I regularly read and enjoy Chuck's articles but on this one I'll have to disagree. I have owned numerous S&W firearms over the years (10 total) and currently have seven in the safe. (M66-0, 629-0, 625, 686-0, 39-1, 642, the most recent purchase a near perfect used 908) and those that I've sold to make room for others I wish I still had! All of them have functioned flawlessly. As you see I own one of the dreaded model 39's rumored to only function with FMJ ammo and even then be a bad jammer, all I can say is I must have one of the perfect ones as it feeds everything HP's FMJ's, +P, and +P+ ammo without so much as a hiccup. The only time I ever had an issue with it jamming was found to be the aftermarket magazine I was using and not the gun. I own both no lock and Hillary hole models, and have not had issues with any of them. Do I like the locks? Hell no, but I fear they're here to stay, (blame the lawyers for that one) but I wont stop buying S&W firearms because of it. I have complete confidence in S&W as a brand. As I do with SIG, Colt, Kimber, Ruger (yes I own an SR-9 & an LCP & never an issue with either) even Bersa and Taurus make good weapons. (Yea I got quite a few handguns)
My only issue with new S&W's of late is the cost! I think S&W is pricing themselves right out of the market. Why would somebody buy a new smith when you can get a comparable ruger or taurus for $100 to as much as &300 cheaper than a S&W?
My question for the guy who bought the J frame with the tool marks on the barrel, and then became angry with S&W about it. If you knew about the tool marks and bought the gun anyway. Why did you buy it? Especially if it was a new firearm?? If I were your dealer I wouldn't have even put it out on my shelf for sale. It would have went back to the distributor/factory as defective to begin with. But I wouldn't have sold it to one of my customers. However if it was used, and you bought it with the tool marks on the barrel, how is that S&W's issue?? Yes I agree their customer service dropped the ball when communicating with you,(unusual for S&W). But they did fix the problem didn't they.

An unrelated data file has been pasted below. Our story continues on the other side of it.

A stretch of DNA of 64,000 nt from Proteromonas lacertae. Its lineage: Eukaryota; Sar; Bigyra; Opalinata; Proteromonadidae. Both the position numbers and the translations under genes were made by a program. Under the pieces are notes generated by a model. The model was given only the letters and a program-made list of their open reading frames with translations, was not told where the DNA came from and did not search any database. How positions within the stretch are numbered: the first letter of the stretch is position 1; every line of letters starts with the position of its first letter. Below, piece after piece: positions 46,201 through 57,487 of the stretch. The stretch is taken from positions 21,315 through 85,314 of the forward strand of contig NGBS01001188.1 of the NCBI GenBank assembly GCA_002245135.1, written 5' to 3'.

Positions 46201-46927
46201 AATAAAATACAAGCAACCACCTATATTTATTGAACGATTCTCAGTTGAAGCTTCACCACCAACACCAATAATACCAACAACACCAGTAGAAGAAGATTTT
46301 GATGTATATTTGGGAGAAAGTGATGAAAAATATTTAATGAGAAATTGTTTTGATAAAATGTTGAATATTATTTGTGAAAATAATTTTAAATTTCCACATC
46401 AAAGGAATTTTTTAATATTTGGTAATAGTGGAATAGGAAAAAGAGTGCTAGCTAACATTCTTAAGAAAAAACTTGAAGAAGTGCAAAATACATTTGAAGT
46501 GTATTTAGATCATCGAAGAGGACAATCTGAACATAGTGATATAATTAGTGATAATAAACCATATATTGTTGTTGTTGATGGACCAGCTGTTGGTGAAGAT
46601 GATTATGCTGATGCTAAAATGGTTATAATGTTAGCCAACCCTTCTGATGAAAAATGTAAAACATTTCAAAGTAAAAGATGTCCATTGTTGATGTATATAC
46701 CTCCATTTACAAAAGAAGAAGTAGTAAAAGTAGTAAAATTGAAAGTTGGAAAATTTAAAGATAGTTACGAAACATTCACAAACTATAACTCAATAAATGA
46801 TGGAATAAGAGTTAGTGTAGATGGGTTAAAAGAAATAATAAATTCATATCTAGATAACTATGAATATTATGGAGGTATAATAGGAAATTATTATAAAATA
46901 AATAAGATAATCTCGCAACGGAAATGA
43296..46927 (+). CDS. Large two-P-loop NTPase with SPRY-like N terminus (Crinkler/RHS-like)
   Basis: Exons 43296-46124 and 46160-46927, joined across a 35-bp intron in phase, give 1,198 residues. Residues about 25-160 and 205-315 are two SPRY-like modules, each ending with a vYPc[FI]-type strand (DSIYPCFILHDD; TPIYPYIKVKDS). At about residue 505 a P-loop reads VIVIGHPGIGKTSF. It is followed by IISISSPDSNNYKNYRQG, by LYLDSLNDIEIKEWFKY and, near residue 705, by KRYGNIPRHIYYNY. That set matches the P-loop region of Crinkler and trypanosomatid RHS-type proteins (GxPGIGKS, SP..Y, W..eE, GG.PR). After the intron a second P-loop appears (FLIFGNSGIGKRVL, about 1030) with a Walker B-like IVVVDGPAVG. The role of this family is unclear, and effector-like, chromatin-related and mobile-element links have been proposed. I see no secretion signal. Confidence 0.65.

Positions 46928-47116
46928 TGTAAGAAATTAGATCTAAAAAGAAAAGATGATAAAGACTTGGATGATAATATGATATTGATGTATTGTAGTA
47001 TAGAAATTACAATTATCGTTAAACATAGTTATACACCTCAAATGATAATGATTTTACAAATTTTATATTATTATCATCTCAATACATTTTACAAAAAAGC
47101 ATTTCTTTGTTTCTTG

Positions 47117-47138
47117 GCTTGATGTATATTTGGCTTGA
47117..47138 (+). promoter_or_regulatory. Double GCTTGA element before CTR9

When I bought the gun (brand new) it was oiled heavily. I couldn't see the marks in the barrel and I was excited enough about getting it that I didn't slow down and look close enough. I learned a lesson about that and it won't happen again in the future.
I didn't get angry with Smith about it, I reckon that sometimes things like that can happen. The only real issue I had that irritated me was with one of their customer service reps on the phone. The person I was able to contact via e-mail got the issue resolved very quickly. I was pleased with the gun repair and the speed with which it was done.
I love my little Smith revolver and have absolutely no doubts about it or it's accuracy. I also wouldn't hesitate to buy another Smith revolver in the future. I will however take a much closer look at it before I buy, though that will be with ANY firearm, not just Smith.
Got ya. & I understand I'm kind of the same way when I get a new toy for my collection Like I said S&W dropped the ball when they were conversing about with you about your issue, and the guy who said live with it deserves to lose his job, or at the very least get a demotion to floor sweeper for his actions (inaction)
But in my experience this is very uncharisteric of S&W. I'm sorry you had bad the experience. But alas there are bad apples everywhere you go! Hopefully S&W will find that one and throw it outta the basket before he's had an opportuinity to do more harm! I Hope you enjoy your S&W!
I have carried S&W revolvers both as a Military Police Officer in the Air Force and as a Delaware State Trooper. I would stake my life on the S&W and have done so.
S&W repaired my 1911 at no cost. Great customer service.
He showed his real knowledge of Smiths with this statement......
Smith L-frame revolvers are the same size as a Colt Python. L-frame revolvers will--surprise, surprise--fit perfectly in holsters formed for the Python. They even have the Colt full-length barrel under lug and a rib on top. This is because Smith simply copied the Colt Python's frame size and styling clues
Has anyone else ever seen a Python "rib" on any L-frame unless it was a custom barrel or a PC gun? I know I haven't. Doesn't history tell us that Elmer Kieth and S&W created the .357mag cartridge? Same with the .44mag. S&W and Remington developed it. S&W designed the first prototype .44 mag with the model 29. I believe Colt made their revolvers to handle the cartridges innovated by S&W, so who copied who?